Information and resources for helping you navigate menopause.
There has long been a debate about whether older women benefit from calcium and vitamin D supplementation, but new research indicates that one group might: those taking hormone replacement therapy.
Typically, hot flashes, moodiness, and difficulty concentrating are temporary symptoms; however, medical science cannot predict how long hot flashes will last for each woman.
If you’ve turned to black cohosh for help with hot flashes, you could be getting an added bonus—the herb may also help strengthen your bones.
Cancer can change your life in many ways—including premature menopause.
Menopause is full of bothersome symptoms. Hot flashes usually get all the glory, but there is another menopausal symptom that is just as uncomfortable but not as often discussed—vaginal dryness.
Menopause does not cause weight gain—but it does increase belly fat, according to the results of a new study.
Although exercise may seem counterintuitive when you’re overheating, recent research indicates that in women who experience mild to moderate hot flashes, those who exercise have fewer hot flashes for 24 hours afterwards.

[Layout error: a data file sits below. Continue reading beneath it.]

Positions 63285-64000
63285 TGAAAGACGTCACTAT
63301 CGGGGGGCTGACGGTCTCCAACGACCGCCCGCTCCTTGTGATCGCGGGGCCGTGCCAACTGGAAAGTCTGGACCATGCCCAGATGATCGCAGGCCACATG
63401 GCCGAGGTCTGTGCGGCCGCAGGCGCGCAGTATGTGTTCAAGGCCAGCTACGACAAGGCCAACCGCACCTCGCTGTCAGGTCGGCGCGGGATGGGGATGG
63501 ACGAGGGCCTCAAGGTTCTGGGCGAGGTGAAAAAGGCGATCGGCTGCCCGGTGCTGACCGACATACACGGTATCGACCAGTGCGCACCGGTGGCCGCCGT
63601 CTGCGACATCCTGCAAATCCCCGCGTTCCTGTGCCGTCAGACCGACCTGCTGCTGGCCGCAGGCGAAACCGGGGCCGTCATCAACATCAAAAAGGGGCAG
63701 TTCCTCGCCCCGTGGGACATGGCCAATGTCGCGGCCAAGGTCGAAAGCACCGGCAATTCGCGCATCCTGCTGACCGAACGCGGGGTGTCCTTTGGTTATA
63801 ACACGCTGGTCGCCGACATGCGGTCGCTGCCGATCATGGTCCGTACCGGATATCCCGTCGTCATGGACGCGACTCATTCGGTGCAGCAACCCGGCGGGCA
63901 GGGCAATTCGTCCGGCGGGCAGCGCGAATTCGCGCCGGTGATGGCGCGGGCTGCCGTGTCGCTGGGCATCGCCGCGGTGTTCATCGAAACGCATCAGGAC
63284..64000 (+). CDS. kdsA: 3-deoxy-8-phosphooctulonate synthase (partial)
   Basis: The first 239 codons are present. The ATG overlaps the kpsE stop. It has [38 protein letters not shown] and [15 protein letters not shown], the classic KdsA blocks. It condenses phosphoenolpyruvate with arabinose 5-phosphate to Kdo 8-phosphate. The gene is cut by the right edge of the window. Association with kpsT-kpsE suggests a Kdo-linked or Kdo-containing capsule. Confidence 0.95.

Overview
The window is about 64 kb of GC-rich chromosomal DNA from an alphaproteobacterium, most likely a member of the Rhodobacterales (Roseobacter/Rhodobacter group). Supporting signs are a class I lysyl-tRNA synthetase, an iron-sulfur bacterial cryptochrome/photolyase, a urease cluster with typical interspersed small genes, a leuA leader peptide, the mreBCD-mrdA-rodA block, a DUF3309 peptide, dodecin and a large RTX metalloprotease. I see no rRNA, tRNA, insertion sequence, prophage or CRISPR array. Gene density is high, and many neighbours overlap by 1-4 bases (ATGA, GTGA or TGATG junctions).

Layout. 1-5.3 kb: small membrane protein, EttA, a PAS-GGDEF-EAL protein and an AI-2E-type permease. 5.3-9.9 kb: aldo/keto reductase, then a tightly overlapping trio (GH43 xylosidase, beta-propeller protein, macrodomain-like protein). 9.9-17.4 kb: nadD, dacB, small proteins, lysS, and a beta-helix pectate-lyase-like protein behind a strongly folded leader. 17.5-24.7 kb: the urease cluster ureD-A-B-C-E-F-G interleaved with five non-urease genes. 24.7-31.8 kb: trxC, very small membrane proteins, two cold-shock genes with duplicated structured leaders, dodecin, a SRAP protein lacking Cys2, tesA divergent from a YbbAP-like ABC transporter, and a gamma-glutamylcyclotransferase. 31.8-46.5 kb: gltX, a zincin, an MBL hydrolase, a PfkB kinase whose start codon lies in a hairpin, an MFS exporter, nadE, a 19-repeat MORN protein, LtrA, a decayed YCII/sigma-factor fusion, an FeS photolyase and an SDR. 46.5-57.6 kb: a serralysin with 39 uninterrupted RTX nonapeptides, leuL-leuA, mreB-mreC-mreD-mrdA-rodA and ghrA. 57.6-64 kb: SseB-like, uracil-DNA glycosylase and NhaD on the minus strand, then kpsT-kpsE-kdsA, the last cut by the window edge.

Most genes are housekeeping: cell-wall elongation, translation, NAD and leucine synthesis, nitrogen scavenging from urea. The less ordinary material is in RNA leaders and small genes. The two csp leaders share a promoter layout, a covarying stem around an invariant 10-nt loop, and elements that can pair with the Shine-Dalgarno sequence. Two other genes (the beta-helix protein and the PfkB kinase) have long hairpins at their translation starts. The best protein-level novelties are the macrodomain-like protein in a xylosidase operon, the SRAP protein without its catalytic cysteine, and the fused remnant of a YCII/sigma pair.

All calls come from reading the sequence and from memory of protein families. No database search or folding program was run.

They don’t call it “the change of life” for nothing. Menopause and its notorious symptoms can be frustrating and downright bothersome, but there are some simple lifestyle changes you can make that might ease the transition.
The hormone progesterone may reduce the frequency and severity of hot flashes and night sweats, according to the results of a new study published in the journal Menopause.
Women who reach menopause early have a significantly higher risk for osteoporosis and bone fractures later in life, according to the results of a new study.
Need help with hot flashes? Try using mind over matter. It may sound too simple to be true, but new research published in the journal Menopause indicates that mindfulness might be an effective approach for coping with hot flashes.
The hot flashes and night sweats associated with menopause can be irritating and downright debilitating, but new research may bring relief. British scientists have reported that cognitive behavioral therapy (CBT) may help ease hot flashes.
Women with untreated celiac disease may go through menopause earlier and have a higher risk of some pregnancy complications than women without the disease or women who have been diagnosed and treated, according to the results of a recent study.
Women who are exposed to high levels of household chemicals called perfluorocarbons—or PFCs—may experience menopause earlier than other women, according to the results of a study published in the Journal of Clinical Endocrinology and Metabolism.